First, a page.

How to Read EN Ratings
Simple is not always better. Case in point: the standardized sleeping bag temperature rating system—called EN, for European Norm 13537. At first glance, it’s more complicated than the previous temp ratings, which provided a single number, say 20°F. But our testers like EN; they think the widespread use of the system has led to more accurate ratings overall.
The key improvement: EN ratings provide a range to address the disparity in sleeping comfort between genders (women typically sleep colder) and from individual to individual based on myriad factors like body fat, tent, sleeping pad, clothing, hydration, and metabolism. EN tags list three specific temps: Comfort (the lowest comfortable sleeping temp for an adult woman), Lower Limit (the lowest comfortable temp for an adult man), and Extreme (not comfortable for anyone to sleep, but warm enough to prevent fatal hypothermia in a woman for six hours). Note: EN test dummies use a standard pad and wear baselayers and a hat.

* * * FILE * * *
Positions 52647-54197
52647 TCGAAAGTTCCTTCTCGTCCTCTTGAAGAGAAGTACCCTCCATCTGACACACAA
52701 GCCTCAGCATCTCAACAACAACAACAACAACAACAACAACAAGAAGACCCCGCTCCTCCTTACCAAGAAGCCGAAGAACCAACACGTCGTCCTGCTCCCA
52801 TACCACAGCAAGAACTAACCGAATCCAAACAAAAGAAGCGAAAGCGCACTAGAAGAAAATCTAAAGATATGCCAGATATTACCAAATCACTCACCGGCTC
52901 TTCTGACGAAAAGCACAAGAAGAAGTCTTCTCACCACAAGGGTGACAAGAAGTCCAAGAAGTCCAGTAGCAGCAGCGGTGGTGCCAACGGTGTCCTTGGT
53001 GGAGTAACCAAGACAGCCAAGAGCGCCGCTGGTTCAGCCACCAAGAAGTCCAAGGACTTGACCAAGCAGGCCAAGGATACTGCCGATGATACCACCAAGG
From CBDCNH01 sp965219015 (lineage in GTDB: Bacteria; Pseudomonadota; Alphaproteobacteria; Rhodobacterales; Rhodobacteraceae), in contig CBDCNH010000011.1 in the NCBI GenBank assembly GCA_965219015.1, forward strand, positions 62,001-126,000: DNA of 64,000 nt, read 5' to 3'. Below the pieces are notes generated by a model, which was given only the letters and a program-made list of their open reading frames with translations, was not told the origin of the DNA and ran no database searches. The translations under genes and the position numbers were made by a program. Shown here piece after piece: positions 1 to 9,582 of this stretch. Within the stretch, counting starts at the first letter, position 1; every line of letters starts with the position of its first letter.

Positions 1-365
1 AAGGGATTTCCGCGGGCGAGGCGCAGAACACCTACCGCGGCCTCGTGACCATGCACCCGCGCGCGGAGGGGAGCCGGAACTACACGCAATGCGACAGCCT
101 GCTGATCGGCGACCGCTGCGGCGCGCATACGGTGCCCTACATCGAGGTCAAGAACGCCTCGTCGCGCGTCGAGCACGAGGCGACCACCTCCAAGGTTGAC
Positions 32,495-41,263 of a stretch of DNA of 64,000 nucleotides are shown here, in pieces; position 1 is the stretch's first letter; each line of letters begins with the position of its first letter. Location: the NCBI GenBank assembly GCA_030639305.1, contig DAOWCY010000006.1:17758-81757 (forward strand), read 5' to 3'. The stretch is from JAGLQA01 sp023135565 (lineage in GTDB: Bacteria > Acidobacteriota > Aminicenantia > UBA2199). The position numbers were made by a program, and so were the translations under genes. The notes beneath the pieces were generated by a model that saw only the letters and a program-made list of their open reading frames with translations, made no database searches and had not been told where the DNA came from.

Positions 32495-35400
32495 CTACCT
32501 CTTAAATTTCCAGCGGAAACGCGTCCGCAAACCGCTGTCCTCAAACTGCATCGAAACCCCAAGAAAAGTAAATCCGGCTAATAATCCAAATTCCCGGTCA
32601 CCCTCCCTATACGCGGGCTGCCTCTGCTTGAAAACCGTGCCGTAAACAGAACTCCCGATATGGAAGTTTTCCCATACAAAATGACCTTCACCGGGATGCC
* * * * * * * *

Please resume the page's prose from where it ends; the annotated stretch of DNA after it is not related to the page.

Synthetic Fill Types
Short-staple filaments mimic down’s softness and compressibility, but sometimes clump.
Continuous-filament fills are lofty, durable, and affordable, but don’t pack as small as short-staple fibers.
Multi-denier insulation mixes fibers with different diameters to improve warmth, but they’re pricier, too.